Monday, December 10, 2007

Protein & Prostates

Gray Iron Newsletter reader, John C., says an annual physical examination revealed a steep rise in his PSA (Prostate Specific Antigen) test. As you know, an elevated PSA can lead to more expensive and invasive tests. Before having those, he decided to examine his dietary habits and realized his only recent change was adding a daily protein shake. (I do not know how many total grams of protein he was ingesting daily. He is not a regular exerciser.) He eliminated the protein shakes and says his PSA gradually returned to a normal range. I had never heard of anything like this before. Have you?

The debate among bodybuilders, lifters and other athletes about the amount of protein needed while training is ongoing. It won’t be settled today. PSA tests aside, certainly there is a protein upward limit that when exceeded it becomes unhealthy. If you have any experience or knowledge of elevated PSA as related to protein consumption, please comment below. As I said, I have never heard of this before. I didn't come with anything doing a Google search.

6 comments:

reid37 said...

i have a psa twice a year, never even thought of this but will sureally keep it in mind. had an elevated psa about 3 years ago, dont remember if it was after i had started the exersize & proten shake. did have the biopsy, hurt like heck & ruined my sex life. biopsy was negitave.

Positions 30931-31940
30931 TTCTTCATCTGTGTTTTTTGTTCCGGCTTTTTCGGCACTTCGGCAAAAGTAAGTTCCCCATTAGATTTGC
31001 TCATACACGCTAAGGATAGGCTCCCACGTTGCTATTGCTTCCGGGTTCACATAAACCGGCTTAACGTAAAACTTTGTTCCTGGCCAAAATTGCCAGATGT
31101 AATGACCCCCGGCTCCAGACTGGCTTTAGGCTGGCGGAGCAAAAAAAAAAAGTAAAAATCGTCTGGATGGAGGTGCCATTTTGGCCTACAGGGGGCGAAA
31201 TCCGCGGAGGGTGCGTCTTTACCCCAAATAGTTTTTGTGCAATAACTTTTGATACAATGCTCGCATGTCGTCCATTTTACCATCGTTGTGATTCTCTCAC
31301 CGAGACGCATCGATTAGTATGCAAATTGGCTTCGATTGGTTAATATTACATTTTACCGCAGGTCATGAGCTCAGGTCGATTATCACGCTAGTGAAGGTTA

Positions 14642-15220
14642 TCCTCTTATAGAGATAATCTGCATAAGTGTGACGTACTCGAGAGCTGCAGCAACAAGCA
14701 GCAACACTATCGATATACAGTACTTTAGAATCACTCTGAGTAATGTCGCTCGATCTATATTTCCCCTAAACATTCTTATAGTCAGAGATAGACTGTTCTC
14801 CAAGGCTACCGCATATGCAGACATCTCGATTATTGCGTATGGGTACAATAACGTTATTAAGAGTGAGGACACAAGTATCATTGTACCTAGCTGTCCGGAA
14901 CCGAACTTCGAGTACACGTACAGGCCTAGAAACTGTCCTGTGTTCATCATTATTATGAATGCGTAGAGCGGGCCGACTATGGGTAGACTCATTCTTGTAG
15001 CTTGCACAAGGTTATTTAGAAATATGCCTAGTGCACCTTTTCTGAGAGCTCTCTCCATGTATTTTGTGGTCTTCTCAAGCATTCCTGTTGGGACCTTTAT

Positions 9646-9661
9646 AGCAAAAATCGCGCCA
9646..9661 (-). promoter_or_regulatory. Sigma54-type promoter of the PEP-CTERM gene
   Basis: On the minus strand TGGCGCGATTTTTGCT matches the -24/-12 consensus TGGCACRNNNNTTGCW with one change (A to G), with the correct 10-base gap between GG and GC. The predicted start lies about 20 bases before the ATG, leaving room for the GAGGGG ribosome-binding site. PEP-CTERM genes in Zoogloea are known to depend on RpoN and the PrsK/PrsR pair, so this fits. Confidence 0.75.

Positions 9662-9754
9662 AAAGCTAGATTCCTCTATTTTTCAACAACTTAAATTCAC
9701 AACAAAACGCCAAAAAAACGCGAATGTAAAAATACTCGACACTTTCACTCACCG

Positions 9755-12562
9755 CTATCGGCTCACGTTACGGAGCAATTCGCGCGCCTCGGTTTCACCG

Grayiron said...

Suggest asking your doctor if he or she has heard of this.

Anonymous said...

I have never heard about any link between protein intake and higher psa score. A lot of hmo's and doctores do not believe in a psa test' I myself did not any of the signs that something was wrong except that my psa score kept going up. I was first treated for an prostate infection, but my psaas still going up. Next I had a biopsy test and of the 10 taken 4 had cancer.

Anonymous said...

There is the possibility that it was some other ingredient in the protein shake that was the source of the increased PSA, not the protein per se. Reading the label on some of these "body builder" shakes requires a degree in biochemistry!

Anonymous said...

The following item on Medscape says a large sample, case-controlled research study found no relationship between protein intake and the incidence of prostate cancer but other dietary factors which increased the risk were identified.

http://www.medscape.com/viewarticle/503920

Bobblom@pacbell.net

alan said...

I had prostate cancer surgery in Oct 2002. I’ve had a PSA test every year since. The year before my PSA was .014 and last year it was .017, that is 5 years after surgery. Now Tiger Woods, the professional golf champion’s father who was Special Forces in Vietnam had prostate cancer come back after 6 years to kill him. I mentioned it to my doctor at the VA and he said he would continue to check my PSA every year that he had read about Tiger Woods’ father in the newspaper.
I also use EAS 100% Whey Protein post workout only. I use EAS because it does not contain other supplements. I talked it over with my doctor. We haven’t seen any significant increase in my PSA with my protein use.